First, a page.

A.18 Subroutines

Subroutines are defined by the keyword sub, followed by the name of the subroutine, followed by a block enclosed by curly braces containing the body of the subroutine. The following is a simple example.

sub a_subroutine {
    print "I'm in a subroutine\n";

In general, you can call subroutines using the name of the subroutine followed by a parenthesized list of arguments:


Arguments can be passed into subroutines as a list of scalars. If any arrays are given as arguments, their elements are interpolated into the list of scalars. The subroutine receives all scalar values as a list in the special variable @_. This example illustrates a subroutine definition and the calling of the subroutine with some arguments:

sub concatenate_dna {
    my($dna1, $dna2) = @_;


    $concatenation = "$dna1$dna2";

    return $concatenation;

print concatenate_dna('AAA', 'CGC');

This prints:


The arguments 'AAA' and 'CGC' are passed into the subroutine as a list of scalars. The first statement in the subroutine's block:

 my($dna1, $dna2) = @_;

assigns this list, available in the special variable @_, to the variables $dna1 and $dna2.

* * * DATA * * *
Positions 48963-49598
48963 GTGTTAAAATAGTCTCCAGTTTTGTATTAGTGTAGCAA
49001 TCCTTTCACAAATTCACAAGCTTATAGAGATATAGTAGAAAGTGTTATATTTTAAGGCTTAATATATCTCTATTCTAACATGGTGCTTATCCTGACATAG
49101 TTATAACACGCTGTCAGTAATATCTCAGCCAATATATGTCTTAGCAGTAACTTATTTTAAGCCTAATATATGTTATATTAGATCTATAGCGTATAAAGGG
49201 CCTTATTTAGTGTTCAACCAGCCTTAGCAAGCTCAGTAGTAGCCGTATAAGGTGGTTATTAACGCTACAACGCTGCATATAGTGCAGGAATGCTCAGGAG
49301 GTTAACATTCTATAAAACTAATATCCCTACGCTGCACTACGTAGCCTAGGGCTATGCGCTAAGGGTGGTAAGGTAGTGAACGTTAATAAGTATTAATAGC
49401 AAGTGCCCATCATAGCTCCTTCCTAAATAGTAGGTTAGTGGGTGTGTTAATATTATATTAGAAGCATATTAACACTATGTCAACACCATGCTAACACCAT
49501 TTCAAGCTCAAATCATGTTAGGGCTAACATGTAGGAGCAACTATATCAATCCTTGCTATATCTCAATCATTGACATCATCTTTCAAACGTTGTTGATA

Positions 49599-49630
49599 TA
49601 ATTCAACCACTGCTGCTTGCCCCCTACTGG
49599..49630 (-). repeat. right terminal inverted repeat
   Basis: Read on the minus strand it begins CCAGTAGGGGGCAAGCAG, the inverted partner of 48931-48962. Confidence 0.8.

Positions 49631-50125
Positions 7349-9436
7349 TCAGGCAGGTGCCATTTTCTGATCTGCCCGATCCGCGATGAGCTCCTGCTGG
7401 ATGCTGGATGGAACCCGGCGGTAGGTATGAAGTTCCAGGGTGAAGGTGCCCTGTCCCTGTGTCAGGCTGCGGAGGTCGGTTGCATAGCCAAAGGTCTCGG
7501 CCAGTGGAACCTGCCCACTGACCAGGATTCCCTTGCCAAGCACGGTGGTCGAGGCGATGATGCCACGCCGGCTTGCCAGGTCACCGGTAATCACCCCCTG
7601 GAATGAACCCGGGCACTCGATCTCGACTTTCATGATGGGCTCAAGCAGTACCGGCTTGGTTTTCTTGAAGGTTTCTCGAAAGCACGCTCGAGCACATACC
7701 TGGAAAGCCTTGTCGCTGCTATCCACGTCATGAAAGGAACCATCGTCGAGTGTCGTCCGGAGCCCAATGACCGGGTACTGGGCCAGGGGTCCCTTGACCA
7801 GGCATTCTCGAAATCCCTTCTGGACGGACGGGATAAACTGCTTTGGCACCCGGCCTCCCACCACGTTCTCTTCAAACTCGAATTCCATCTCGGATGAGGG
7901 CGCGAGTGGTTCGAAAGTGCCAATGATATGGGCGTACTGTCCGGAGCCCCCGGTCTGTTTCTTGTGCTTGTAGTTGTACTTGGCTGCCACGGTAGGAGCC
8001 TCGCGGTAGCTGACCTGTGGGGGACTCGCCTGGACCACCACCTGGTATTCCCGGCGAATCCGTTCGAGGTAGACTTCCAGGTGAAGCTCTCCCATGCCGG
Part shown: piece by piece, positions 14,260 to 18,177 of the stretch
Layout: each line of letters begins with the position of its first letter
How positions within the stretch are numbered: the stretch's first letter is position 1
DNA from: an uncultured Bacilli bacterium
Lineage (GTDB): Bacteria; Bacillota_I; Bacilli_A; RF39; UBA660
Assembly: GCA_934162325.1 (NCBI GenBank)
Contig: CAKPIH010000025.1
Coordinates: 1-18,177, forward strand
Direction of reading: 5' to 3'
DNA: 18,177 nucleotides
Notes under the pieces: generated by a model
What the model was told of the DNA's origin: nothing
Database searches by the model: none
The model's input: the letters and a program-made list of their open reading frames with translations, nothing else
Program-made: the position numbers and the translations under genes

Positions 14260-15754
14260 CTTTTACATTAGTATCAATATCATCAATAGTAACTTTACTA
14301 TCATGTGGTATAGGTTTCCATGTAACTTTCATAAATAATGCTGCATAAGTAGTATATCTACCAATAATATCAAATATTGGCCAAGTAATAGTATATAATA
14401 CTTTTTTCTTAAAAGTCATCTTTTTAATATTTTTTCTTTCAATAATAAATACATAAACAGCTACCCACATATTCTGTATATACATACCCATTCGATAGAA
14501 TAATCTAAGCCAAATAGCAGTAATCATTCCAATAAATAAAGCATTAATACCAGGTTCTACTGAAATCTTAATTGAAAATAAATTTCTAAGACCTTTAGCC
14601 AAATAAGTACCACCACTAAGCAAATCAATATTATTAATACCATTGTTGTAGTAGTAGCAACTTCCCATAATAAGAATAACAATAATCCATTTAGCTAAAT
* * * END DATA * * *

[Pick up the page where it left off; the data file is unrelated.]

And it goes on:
The variables $dna1 and $dna2 are declared as my variables to keep them local to the subroutine's block. In general, you declare all variables as my variables; this can be enforced by adding the statement use strict; near the beginning of your program. However, it is possible to use global variables that are not declared with my, which can be used anywhere in a program, including within subroutines.

The statement:


declares another variable for use by the subroutine.

After the statement:

$concatenation = "$dna1$dna2";

performs the work of the subroutine, the subroutine defines its value with the return statement:

 return $concatenation;

The value returned from a call to a subroutine can be used however you wish; in this example, it is given as the argument to the print function.

If any arrays are given as arguments, their elements are interpolated into the @_ list, as in the following example:

sub example_sub {
    my(@arguments) = @_;

    print "@arguments\n";

my @array = (`two', `three', `four');

example_sub(`one', @array, `five');

This prints:

one two three four five

Note that the following attempt to mix arrays and scalars in the arguments to a subroutine won't work:

# This won't work!!
sub bad_sub {
    my(@array, $scalar) = @_;

    print $scalar;

my @arr = ('DNA', 'RNA');
my $string = 'Protein';

bad_sub(@arr, $string);

In this example, the subroutine's variable @array on the left side in the assignment statement consumes the entire list on the right side in @_, namely ('DNA', 'RNA', 'Protein'). The subroutine's variable $scalar won't be set, so the subroutine won't print 'Protein' as intended. To pass separate arrays and hashes to a subroutine, you need to use references. Here's a brief example:

sub good_sub {
    my($arrayref, $hashref) = @_;

    print "@$arrayref", "\n";

    my @keys = keys %$hashref;

    print "@keys", "\n";

my @arr = ('DNA', 'RNA');
my %nums = ( 'one' => 1, 'two' => 2);

good_sub(\@arr, \%nums);

This prints:

one two